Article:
Does Health Insurance Cover CBD Oil?

Does Health Insurance Cover CBD Oil?

As research continues to provide evidence of CBD oil’s many health benefits, more and more people are turning to this natural wonder for help. CBD oil has been shown to help relieve anxiety, improve symptoms of depression, and alleviate pain

While many scientific studies have backed up the claims about the benefits of CBD oil, and many people have already started to use it, the relatively high prices of CBD oil remain a concern. Many consumers opt for cheaper products only to find they yield ineffective results, as they contain dosages of the cannabidiol compound that are insufficient to produce the potential health benefits. 

Due to the high price tag of CBD oil, patients are often asking their doctors if their health insurance plans will cover the cost. In this post, we explore whether or not health insurance programs will ever cover CBD oil as well as look at the options that are currently available. 

Will Health Insurance Agencies Pay for CBD Oil?

It is not only the average consumer who is becoming more aware of the health-related properties of CBD oil. Many physicians have begun to notice as well, seeing their patient’s symptoms improve for various ailments. These products have scientific research behind the claims of their medicinal properties and yield almost no side effects in a majority of patients.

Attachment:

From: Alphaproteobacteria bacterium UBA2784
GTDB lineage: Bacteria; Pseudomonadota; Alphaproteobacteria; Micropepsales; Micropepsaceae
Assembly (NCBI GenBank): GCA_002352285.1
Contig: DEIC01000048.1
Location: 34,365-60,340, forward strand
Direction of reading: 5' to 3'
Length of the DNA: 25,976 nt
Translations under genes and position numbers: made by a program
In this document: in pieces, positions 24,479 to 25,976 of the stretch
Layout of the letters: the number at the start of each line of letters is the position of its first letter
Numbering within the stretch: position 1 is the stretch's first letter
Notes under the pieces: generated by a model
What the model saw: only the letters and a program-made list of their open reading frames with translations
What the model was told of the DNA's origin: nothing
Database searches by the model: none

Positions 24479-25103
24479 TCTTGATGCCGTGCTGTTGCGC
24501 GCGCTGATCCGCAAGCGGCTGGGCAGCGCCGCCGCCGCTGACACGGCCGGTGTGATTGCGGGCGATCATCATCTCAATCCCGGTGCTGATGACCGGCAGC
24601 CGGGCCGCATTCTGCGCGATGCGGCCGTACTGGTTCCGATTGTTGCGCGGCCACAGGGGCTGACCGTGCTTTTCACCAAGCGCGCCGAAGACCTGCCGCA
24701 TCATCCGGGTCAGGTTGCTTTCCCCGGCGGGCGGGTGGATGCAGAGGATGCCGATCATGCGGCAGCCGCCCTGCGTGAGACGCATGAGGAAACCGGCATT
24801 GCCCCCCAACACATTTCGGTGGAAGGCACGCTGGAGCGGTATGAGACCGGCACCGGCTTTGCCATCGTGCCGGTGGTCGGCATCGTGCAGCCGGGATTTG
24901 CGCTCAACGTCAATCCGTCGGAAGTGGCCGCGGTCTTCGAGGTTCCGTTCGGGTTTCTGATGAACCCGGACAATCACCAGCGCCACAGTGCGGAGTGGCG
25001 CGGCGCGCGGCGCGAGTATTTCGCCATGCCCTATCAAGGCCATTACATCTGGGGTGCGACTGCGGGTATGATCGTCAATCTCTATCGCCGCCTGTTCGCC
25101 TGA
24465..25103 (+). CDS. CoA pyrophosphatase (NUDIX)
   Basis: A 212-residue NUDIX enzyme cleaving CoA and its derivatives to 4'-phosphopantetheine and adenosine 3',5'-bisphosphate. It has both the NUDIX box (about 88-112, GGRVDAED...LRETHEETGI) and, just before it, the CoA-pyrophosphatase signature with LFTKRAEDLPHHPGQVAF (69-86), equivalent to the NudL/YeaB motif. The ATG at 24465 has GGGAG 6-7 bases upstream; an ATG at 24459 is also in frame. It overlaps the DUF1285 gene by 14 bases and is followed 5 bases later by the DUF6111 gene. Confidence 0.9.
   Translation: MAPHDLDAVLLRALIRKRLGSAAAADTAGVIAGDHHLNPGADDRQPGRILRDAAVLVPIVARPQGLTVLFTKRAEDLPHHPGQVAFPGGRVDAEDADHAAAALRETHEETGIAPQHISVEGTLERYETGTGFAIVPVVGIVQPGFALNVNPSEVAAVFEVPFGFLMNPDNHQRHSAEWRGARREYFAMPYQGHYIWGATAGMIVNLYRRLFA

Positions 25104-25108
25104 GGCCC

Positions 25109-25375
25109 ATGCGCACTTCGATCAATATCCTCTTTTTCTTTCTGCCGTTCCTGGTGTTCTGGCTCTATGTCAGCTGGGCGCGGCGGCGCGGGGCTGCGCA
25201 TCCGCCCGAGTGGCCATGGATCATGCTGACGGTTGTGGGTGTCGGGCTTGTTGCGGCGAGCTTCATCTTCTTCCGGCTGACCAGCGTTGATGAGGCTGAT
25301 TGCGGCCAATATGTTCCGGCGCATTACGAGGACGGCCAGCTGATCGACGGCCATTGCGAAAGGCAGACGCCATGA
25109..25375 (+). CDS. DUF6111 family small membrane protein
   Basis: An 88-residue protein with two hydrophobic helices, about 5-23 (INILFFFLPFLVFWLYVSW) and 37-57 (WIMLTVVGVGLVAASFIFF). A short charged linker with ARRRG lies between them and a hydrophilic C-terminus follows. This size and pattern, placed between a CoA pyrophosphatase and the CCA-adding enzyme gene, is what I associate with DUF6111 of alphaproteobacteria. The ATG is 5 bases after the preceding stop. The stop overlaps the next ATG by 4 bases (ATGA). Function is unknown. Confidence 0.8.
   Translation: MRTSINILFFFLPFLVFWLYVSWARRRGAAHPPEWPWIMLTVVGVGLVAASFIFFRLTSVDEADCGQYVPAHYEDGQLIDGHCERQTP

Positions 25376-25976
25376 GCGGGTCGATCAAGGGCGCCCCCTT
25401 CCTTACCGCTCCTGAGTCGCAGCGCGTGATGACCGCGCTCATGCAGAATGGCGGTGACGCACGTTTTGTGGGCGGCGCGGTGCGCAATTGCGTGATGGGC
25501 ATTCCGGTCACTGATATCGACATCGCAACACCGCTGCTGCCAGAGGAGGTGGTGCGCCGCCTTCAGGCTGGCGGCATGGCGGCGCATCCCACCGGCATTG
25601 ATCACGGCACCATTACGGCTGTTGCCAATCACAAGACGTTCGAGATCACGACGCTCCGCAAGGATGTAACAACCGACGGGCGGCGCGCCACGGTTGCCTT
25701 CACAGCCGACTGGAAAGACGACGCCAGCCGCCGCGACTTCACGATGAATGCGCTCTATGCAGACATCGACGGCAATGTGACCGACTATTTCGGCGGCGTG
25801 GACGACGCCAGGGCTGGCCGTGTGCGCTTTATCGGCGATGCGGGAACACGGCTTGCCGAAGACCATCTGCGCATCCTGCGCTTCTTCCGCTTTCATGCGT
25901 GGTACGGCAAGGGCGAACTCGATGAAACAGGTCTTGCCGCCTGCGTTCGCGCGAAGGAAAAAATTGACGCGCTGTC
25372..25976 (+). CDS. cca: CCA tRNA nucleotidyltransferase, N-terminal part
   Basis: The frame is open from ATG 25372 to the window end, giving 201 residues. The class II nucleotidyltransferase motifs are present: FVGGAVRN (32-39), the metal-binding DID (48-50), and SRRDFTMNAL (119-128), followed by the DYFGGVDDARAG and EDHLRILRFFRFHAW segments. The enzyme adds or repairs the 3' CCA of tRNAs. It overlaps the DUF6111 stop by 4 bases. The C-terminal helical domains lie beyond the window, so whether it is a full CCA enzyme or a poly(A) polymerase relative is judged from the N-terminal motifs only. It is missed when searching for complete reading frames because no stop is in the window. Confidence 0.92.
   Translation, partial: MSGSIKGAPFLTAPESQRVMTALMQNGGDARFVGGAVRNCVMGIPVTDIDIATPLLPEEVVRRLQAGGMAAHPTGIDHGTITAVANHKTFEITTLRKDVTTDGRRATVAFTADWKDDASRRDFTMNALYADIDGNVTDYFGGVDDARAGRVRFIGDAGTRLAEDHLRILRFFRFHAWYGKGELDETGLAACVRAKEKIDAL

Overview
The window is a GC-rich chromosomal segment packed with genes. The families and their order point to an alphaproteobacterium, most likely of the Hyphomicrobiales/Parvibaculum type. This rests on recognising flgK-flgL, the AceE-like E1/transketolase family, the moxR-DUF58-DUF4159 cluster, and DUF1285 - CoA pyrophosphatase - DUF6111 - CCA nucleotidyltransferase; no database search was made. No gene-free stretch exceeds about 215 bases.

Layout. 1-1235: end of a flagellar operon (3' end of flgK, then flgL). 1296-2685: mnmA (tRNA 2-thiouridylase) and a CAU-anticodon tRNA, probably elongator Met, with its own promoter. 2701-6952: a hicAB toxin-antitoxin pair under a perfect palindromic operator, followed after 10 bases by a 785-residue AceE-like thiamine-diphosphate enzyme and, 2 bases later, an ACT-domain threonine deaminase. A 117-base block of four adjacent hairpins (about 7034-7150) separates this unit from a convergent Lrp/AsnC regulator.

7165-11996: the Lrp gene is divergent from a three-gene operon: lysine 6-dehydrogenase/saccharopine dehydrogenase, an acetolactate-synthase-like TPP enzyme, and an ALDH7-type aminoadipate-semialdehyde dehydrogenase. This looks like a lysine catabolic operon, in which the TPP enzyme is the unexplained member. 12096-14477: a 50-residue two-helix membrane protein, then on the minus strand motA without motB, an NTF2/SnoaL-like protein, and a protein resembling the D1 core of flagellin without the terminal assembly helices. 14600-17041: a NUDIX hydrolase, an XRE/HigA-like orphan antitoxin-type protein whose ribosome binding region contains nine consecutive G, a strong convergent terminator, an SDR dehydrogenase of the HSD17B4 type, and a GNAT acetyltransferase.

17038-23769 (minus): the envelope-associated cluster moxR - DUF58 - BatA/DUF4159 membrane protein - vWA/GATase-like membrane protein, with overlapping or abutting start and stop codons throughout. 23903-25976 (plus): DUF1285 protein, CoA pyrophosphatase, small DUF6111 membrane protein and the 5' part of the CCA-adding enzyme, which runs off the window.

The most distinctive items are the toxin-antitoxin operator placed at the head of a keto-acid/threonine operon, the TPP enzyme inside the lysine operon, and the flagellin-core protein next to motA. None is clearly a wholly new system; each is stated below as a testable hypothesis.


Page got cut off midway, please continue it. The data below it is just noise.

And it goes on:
As a result, some doctors are starting to recommend CBD oil as a treatment—often in combination with other conventional medications. And they’re being asked by their patients if it’s covered by health insurance. 

At the present time, the answer to this question is unfortunately no. There are no health insurance companies in the United States that will cover CBD oil or even medicinal marijuana, even if it’s prescribed by a doctor. Health insurance will not cover the costs even when a patient hands over a prescription at a dispensary. 

Why Won’t Health Insurance Companies Cover the Cost of CBD Oil?

Even though there is plenty of evidence regarding the medicinal uses for CBD oil—and even though doctors are already prescribing these oils to their patients—health insurance plans do not offer to cover the costs. This brings up the question of why, especially when there are a significant number of other pharmaceutical drugs that are covered— sometimes with similarly high or even higher price tags. 

There are two primary obstacles preventing health insurance companies from offering to cover CBD oil or similar treatment options such as medicinal marijuana.

The first obstacle is the U.S. Food and Drug Administration (FDA). When a new drug is released on the market, it must first be approved by the FDA before doctors can legally prescribe it to their patients.

The FDA focuses its attention on pharmaceutical products and has little interest in products that are primarily made from natural sources—so CBD products don’t get approved and, in turn, health insurance companies are not obligated to cover them. According to state laws, these agencies are only required to provide coverage for drugs that are FDA approved.